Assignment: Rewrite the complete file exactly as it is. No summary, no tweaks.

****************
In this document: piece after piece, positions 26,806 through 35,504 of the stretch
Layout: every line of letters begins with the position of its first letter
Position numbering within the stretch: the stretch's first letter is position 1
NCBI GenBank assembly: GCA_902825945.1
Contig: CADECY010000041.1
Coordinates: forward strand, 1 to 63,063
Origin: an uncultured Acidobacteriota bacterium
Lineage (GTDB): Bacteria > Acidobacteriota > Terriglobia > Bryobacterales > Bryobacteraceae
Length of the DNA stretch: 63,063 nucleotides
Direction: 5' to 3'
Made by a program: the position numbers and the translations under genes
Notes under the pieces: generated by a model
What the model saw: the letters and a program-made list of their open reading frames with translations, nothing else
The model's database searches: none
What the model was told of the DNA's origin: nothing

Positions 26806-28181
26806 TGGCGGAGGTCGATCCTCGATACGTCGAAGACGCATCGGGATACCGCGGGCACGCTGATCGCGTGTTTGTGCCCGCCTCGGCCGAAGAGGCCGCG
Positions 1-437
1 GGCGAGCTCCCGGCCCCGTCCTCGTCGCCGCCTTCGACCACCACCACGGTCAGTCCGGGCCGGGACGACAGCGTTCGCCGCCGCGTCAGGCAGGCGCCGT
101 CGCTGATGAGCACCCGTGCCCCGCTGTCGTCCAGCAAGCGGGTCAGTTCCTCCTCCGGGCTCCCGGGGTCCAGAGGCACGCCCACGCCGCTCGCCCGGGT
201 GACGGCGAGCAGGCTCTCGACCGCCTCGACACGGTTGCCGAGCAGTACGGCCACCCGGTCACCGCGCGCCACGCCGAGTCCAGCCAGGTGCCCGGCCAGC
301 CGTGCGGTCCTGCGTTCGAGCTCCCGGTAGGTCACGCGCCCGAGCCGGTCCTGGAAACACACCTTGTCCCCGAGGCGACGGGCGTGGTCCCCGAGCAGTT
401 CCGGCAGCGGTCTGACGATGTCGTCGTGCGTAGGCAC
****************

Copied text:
In this document: piece after piece, positions 26,806 through 35,504 of the stretch
Layout: every line of letters begins with the position of its first letter
Position numbering within the stretch: the stretch's first letter is position 1
NCBI GenBank assembly: GCA_902825945.1
Contig: CADECY010000041.1
Coordinates: forward strand, 1 to 63,063
Origin: an uncultured Acidobacteriota bacterium
Lineage (GTDB): Bacteria > Acidobacteriota > Terriglobia > Bryobacterales > Bryobacteraceae
Length of the DNA stretch: 63,063 nucleotides
Direction: 5' to 3'
Made by a program: the position numbers and the translations under genes
Notes under the pieces: generated by a model
What the model saw: the letters and a program-made list of their open reading frames with translations, nothing else
The model's database searches: none
What the model was told of the DNA's origin: nothing

Positions 26806-28181
26806 TGGCGGAGGTCGATCCTCGATACGTCGAAGACGCATCGGGATACCGCGGGCACGCTGATCGCGTGTTTGTGCCCGCCTCGGCCGAAGAGGCCGCG
Positions 1-437
1 GGCGAGCTCCCGGCCCCGTCCTCGTCGCCGCCTTCGACCACCACCACGGTCAGTCCGGGCCGGGACGACAGCGTTCGCCGCCGCGTCAGGCAGGCGCCGT
101 CGCTGATGAGCACCCGTGCCCCGCTGTCGTCCAGCAAGCGGGTCAGTTCCTCCTCCGGGCTCCCGGGGTCCAGAGGCACGCCCACGCCGCTCGCCCGGGT
201 GACGGCGAGCAGGCTCTCGACCGCCTCGACACGGTTGCCGAGCAGTACGGCCACCCGGTCACCGCGCGCCACGCCGAGTCCAGCCAGGTGCCCGGCCAGC
301 CGTGCGGTCCTGCGTTCGAGCTCCCGGTAGGTCACGCGCCCGAGCCGGTCCTGGAAACACACCTTGTCCCCGAGGCGACGGGCGTGGTCCCCGAGCAGTT
401 CCGGCAGCGGTCTGACGATGTCGTCGTGCGTAGGCAC